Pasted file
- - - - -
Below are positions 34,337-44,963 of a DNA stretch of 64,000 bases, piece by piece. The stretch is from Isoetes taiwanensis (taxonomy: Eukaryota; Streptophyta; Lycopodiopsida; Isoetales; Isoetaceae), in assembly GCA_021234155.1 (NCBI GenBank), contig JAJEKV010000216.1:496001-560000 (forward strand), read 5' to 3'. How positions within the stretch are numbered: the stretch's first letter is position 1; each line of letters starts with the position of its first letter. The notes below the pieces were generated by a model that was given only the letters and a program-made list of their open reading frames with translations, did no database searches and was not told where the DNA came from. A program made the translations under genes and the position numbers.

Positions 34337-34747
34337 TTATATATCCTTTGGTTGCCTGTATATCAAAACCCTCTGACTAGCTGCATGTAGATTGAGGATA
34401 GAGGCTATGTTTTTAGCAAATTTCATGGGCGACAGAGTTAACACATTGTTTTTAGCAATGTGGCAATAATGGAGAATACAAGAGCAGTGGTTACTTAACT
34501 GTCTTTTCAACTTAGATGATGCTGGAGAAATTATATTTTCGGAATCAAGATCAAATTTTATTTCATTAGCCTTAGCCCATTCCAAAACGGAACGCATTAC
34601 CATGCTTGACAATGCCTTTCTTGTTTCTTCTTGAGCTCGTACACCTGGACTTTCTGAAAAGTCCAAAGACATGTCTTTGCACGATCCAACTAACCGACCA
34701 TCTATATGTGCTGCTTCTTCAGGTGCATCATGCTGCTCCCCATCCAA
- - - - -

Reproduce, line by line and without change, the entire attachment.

Below are positions 34,337-44,963 of a DNA stretch of 64,000 bases, piece by piece. The stretch is from Isoetes taiwanensis (taxonomy: Eukaryota; Streptophyta; Lycopodiopsida; Isoetales; Isoetaceae), in assembly GCA_021234155.1 (NCBI GenBank), contig JAJEKV010000216.1:496001-560000 (forward strand), read 5' to 3'. How positions within the stretch are numbered: the stretch's first letter is position 1; each line of letters starts with the position of its first letter. The notes below the pieces were generated by a model that was given only the letters and a program-made list of their open reading frames with translations, did no database searches and was not told where the DNA came from. A program made the translations under genes and the position numbers.

Positions 34337-34747
34337 TTATATATCCTTTGGTTGCCTGTATATCAAAACCCTCTGACTAGCTGCATGTAGATTGAGGATA
34401 GAGGCTATGTTTTTAGCAAATTTCATGGGCGACAGAGTTAACACATTGTTTTTAGCAATGTGGCAATAATGGAGAATACAAGAGCAGTGGTTACTTAACT
34501 GTCTTTTCAACTTAGATGATGCTGGAGAAATTATATTTTCGGAATCAAGATCAAATTTTATTTCATTAGCCTTAGCCCATTCCAAAACGGAACGCATTAC
34601 CATGCTTGACAATGCCTTTCTTGTTTCTTCTTGAGCTCGTACACCTGGACTTTCTGAAAAGTCCAAAGACATGTCTTTGCACGATCCAACTAACCGACCA
34701 TCTATATGTGCTGCTTCTTCAGGTGCATCATGCTGCTCCCCATCCAA